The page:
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The Risk Reduction and Management of Secondary Lymphedema Guideline Summary

Date:
(O): Sept. 26, 2011 (R):
Date Signed:
May 23, 2012
Tumor Group:
Breast Disease Site Group
Issuing Authority:
Dr. Kara Laing, Clinical Chief,
Cancer Care Program
Adapted From:
The Northern Ireland, Clinical Resource Efficency Support Team's "guideline for the diagnosis, assessment and management of lymphodema", February 2008 (18).

Target Population:
These recommendations are aimed toward patients whom are at risk for or whom have been diagnosed with secondary lymphedema.

Recommendations:
All patients diagnosed with secondary lymphedema, related to cancer or its treatment, should have access to effective and efficient management of the condition.

Supporting Evidence:
Lymphedema management requires a comprehensive approach that includes assessment, therapy, early detection, and education of risk reduction strategies. The current “gold standard” of managing lymphedema is called complete or complex decongestive therapy (CDT) which includes manual lymphatic drainage (MLD), various forms of compression, skin care and exercise (1,2). Though, literature is limited, there does appear to be consensus among the available clinical trials, that combination CDT is more effective than the individual components alone (3-12).

CDT may need to be modified in the presence of complex co-morbidities (ie. advanced localized cancer) or due to patient choice. CDT has been divided into 2 phases, the intensive and the maintenance phases. In the intensive phase of treatment, the goal is the initial reduction of the lymphedema volume of the affected area. It may require daily treatments (5 days per week) with a therapist for 2-6 weeks. Once maximum volume reduction of the area is achieved, the patient is transitioned to a long-term maintenance phase. This phase of treatment encourages the transfer of care from the professional to patient/caregivers and continues for the rest of the patient’s life. It may include regular follow-ups or further intensive treatment when necessary.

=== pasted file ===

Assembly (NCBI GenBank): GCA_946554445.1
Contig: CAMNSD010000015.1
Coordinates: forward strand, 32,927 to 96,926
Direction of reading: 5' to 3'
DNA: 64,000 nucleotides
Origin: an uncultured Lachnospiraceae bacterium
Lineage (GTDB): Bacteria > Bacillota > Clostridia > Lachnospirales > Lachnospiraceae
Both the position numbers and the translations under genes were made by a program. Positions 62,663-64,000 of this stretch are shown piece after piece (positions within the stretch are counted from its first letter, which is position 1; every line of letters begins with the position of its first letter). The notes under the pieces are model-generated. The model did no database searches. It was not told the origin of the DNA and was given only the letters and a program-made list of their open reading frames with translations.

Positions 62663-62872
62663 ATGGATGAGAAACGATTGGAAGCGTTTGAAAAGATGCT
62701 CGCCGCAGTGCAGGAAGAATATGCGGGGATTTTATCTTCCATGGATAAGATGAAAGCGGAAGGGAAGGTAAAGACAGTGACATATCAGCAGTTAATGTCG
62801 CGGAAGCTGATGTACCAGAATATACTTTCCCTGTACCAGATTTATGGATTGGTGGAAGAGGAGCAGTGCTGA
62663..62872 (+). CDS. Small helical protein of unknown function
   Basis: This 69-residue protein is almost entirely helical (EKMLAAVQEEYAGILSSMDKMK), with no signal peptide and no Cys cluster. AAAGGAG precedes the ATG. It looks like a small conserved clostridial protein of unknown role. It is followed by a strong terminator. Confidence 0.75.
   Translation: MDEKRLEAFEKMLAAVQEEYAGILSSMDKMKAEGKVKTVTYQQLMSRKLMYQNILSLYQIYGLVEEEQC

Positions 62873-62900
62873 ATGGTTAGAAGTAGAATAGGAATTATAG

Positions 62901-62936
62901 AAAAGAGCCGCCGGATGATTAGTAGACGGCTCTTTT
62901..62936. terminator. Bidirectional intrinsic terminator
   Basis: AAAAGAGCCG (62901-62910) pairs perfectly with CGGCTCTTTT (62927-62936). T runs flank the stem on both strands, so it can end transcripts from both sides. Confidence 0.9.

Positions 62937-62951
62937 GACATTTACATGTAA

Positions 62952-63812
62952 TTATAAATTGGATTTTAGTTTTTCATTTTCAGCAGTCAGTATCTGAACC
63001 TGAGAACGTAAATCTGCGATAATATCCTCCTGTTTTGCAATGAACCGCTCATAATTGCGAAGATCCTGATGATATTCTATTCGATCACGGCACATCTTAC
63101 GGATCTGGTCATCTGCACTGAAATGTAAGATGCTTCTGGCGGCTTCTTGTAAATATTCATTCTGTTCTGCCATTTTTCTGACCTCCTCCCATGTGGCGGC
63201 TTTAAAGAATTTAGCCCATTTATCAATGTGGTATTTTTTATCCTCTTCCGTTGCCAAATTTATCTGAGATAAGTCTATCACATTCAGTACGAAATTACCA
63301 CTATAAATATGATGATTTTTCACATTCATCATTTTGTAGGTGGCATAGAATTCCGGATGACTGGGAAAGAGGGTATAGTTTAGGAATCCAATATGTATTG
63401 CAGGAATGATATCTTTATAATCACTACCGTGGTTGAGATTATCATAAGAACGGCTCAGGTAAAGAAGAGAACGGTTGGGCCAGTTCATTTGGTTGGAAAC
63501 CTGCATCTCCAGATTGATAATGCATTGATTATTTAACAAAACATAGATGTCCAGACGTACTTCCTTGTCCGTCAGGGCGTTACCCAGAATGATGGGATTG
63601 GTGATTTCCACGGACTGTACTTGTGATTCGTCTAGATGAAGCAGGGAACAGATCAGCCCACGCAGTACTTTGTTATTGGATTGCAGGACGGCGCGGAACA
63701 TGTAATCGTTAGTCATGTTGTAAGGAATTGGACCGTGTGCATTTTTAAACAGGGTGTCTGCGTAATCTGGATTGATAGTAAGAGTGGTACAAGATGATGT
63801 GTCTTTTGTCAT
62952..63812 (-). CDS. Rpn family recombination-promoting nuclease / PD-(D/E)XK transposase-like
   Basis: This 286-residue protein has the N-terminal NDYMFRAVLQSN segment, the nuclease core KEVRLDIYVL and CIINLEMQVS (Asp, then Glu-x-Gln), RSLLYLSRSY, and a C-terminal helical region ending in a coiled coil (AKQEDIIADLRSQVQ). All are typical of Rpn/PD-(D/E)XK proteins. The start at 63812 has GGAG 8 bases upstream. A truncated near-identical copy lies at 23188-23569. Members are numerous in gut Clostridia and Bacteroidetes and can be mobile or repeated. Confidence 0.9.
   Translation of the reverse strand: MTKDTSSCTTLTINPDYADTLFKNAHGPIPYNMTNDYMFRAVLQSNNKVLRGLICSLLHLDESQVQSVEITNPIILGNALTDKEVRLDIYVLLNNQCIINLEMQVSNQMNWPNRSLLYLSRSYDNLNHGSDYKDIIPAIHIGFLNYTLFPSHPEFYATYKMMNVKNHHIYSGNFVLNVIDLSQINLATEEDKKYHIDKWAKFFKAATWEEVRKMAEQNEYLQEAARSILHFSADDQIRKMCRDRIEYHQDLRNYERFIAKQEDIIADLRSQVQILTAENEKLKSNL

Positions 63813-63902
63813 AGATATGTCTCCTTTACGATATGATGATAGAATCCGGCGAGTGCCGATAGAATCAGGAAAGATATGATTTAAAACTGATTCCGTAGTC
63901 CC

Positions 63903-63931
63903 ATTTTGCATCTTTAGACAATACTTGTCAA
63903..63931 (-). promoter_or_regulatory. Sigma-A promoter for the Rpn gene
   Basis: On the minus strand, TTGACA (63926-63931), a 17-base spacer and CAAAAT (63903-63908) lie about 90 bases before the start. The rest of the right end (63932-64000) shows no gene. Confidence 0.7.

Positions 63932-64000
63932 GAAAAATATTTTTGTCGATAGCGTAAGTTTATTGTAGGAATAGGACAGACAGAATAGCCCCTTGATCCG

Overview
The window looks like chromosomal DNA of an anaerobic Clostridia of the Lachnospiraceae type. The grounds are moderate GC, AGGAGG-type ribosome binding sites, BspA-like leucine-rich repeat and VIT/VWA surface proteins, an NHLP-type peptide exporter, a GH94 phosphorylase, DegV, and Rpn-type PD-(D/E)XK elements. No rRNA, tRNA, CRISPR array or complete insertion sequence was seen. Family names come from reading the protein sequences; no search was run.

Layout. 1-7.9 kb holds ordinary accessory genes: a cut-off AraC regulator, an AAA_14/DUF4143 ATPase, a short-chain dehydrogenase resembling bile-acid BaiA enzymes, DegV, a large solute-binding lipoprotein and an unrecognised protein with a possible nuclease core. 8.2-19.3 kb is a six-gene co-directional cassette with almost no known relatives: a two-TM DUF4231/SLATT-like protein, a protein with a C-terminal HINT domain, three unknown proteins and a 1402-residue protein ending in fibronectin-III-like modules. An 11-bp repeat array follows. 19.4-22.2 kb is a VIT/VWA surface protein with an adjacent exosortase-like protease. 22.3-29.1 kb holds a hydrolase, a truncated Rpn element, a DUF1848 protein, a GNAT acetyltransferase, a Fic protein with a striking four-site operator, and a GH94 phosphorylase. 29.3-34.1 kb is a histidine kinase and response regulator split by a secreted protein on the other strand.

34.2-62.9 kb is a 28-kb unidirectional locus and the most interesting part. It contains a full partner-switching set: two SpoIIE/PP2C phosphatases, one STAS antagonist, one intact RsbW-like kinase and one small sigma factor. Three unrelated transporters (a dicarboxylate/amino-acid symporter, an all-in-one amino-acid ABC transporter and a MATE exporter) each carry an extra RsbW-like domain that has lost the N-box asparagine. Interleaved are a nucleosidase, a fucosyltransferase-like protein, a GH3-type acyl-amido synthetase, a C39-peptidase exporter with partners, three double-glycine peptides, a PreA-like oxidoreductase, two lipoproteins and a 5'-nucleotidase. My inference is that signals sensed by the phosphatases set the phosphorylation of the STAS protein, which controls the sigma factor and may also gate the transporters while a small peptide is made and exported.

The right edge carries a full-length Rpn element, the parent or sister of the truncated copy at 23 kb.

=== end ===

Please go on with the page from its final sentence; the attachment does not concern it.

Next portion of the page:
Consistent evidence suggests that limb circumference measurement is a reliable method, with a finding of a 2 cm or more difference between that of the affected and unaffected limb, being indicative of lymphedema (13-15).

Since 2005, the Dr. H. Bliss Murphy Cancer Centre has employed a full time lymphedema nurse coordinator, who has completed specialized training in the care and management of cancer- related lymphedema. The service is available upon request from health professionals, but self-referrals from patients are also accepted. The referral form has been included in the complete guideline on this topic and is also available on-line at www.easternhealth.ca .

NOTE: The coordinator or lymphedema therapist will require the patient to have undergone a clinical examination by the family physician, surgeon or oncologist prior to commencement of treatment.

Qualifying Statements:

  • Two main classes of drugs have been used in the treatment of lymphedema, benzopyrones and diuretics. A Cochrane review of benzopyrones was completed and revealed no conclusive evidence of their effectiveness in secondary lymphedema treatment (16). The steering committee for Health Canada’s Canadian Breast Cancer Initiative warned against the use of diuretics for lymphedema, due to the possible adverse effects of hypotension, dehydration and electrolyte imbalance (17). Therefore, benzopyrones or diuretics are not recommended for use in the treatment of lymphedema.
  • Other therapies have been researched to determine their usefulness in the treatment of lymphedema, such as low-level laser (LLL) therapy and the use of hyperbaric oxygen therapy. To date there is not enough evidence to support the use of either in the treatment of lymphedema.
  • To view a list of Lymphedema Risk Reduction Practices or an Antibiotic Treatment Table for lymphedema-induced cellulitis, please see our complete guideline “the risk reduction and management of secondary lymphedema” on our website as seen below.